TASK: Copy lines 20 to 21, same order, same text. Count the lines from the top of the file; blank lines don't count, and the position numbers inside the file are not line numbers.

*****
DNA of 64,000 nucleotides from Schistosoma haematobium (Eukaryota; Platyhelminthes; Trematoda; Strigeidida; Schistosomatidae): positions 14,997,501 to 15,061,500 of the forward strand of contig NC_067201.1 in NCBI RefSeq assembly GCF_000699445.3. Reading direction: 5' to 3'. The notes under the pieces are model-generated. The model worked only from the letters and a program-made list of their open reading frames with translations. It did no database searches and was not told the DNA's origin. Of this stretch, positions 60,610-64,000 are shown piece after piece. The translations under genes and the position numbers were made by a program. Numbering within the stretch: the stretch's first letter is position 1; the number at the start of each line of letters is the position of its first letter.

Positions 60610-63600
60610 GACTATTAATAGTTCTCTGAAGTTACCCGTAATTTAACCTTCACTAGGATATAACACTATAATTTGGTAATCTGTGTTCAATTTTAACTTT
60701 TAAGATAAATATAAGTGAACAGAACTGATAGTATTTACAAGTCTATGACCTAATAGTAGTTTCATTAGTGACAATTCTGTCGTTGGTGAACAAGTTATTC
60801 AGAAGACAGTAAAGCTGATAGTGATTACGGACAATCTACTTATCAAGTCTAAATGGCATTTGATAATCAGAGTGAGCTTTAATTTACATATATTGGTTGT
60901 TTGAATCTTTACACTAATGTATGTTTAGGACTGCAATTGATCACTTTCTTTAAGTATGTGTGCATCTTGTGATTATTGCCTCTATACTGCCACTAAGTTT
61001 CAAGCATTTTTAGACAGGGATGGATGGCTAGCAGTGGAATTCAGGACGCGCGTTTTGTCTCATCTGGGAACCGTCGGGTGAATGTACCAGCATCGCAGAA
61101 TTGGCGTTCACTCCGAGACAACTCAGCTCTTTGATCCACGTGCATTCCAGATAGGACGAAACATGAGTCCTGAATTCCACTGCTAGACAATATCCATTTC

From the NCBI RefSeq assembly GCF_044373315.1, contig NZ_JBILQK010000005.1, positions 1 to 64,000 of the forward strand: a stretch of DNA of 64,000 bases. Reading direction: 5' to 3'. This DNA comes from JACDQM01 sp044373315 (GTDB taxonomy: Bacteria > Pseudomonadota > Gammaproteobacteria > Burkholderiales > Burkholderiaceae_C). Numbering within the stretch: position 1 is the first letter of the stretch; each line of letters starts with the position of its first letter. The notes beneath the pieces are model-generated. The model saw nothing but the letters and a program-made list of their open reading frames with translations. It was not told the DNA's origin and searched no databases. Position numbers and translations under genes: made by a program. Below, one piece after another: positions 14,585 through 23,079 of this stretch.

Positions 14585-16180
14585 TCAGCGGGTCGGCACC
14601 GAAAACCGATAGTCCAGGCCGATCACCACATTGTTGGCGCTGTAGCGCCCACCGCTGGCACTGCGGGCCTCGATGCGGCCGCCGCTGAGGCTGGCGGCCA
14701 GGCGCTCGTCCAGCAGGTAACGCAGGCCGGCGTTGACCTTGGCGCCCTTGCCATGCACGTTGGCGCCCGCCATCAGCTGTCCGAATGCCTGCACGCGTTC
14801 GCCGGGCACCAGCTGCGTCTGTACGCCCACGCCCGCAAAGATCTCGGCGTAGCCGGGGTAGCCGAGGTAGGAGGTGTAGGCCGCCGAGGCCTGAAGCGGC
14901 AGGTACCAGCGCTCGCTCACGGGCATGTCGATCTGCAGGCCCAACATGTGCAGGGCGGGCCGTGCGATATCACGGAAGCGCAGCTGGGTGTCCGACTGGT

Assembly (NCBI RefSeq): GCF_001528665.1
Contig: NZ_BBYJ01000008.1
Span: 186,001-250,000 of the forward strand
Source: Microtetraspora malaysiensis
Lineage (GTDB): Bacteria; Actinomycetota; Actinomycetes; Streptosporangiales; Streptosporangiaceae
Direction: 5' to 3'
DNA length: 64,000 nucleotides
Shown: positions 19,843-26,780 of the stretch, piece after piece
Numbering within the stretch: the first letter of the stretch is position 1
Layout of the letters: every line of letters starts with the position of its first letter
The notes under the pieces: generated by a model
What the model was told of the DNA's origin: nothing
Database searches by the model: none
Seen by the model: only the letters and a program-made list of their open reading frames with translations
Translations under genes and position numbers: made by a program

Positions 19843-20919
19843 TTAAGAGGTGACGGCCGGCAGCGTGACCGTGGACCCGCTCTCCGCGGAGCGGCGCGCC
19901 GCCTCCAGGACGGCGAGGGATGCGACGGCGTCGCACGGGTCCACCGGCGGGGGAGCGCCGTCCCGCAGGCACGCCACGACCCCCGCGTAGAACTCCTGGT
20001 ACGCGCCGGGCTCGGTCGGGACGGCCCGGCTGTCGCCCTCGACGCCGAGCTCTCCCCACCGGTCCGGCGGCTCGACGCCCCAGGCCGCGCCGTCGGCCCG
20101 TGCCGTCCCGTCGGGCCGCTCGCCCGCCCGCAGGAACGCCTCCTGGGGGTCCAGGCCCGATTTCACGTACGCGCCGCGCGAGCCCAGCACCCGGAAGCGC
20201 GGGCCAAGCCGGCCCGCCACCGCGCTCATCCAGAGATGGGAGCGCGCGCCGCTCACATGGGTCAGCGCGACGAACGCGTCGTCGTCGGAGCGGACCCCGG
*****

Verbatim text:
Lineage (GTDB): Bacteria; Actinomycetota; Actinomycetes; Streptosporangiales; Streptosporangiaceae
Direction: 5' to 3'